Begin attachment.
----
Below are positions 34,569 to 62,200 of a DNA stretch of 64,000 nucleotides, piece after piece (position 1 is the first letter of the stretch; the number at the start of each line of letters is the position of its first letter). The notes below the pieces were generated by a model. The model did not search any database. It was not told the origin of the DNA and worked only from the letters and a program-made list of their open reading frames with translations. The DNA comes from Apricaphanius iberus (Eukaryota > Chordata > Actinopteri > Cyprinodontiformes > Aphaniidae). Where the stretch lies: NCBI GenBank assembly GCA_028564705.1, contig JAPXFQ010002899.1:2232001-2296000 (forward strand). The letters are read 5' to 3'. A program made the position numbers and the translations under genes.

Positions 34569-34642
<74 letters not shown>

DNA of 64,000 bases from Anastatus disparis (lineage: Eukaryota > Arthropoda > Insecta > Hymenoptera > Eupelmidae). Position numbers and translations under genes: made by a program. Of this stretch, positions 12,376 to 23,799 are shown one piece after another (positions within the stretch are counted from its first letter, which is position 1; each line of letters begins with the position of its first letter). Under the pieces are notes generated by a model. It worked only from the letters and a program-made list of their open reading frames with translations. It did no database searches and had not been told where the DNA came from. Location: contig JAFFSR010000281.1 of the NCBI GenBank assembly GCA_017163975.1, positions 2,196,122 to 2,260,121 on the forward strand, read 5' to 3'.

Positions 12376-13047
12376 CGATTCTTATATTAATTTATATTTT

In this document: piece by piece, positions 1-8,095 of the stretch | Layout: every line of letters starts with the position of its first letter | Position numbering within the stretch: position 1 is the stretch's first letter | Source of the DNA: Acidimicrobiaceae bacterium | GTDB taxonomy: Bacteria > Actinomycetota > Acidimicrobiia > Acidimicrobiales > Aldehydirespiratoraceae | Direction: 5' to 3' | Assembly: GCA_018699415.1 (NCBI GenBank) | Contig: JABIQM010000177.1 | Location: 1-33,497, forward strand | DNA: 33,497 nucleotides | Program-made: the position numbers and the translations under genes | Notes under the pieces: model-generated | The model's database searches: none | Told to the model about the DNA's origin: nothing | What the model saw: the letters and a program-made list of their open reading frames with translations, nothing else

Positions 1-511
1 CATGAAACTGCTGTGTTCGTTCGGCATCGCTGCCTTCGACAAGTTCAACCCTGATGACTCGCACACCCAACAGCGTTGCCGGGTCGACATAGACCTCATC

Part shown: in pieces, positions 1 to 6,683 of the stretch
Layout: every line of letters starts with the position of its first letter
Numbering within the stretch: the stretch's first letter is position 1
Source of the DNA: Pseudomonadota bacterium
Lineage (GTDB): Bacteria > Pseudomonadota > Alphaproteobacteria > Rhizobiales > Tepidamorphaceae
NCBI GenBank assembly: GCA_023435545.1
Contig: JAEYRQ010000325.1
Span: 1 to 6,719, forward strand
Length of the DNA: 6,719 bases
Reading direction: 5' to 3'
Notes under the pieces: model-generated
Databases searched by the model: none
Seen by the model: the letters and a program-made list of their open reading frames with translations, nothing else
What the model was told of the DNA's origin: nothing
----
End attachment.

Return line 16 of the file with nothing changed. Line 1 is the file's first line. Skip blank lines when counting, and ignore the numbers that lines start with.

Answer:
Contig: JAEYRQ010000325.1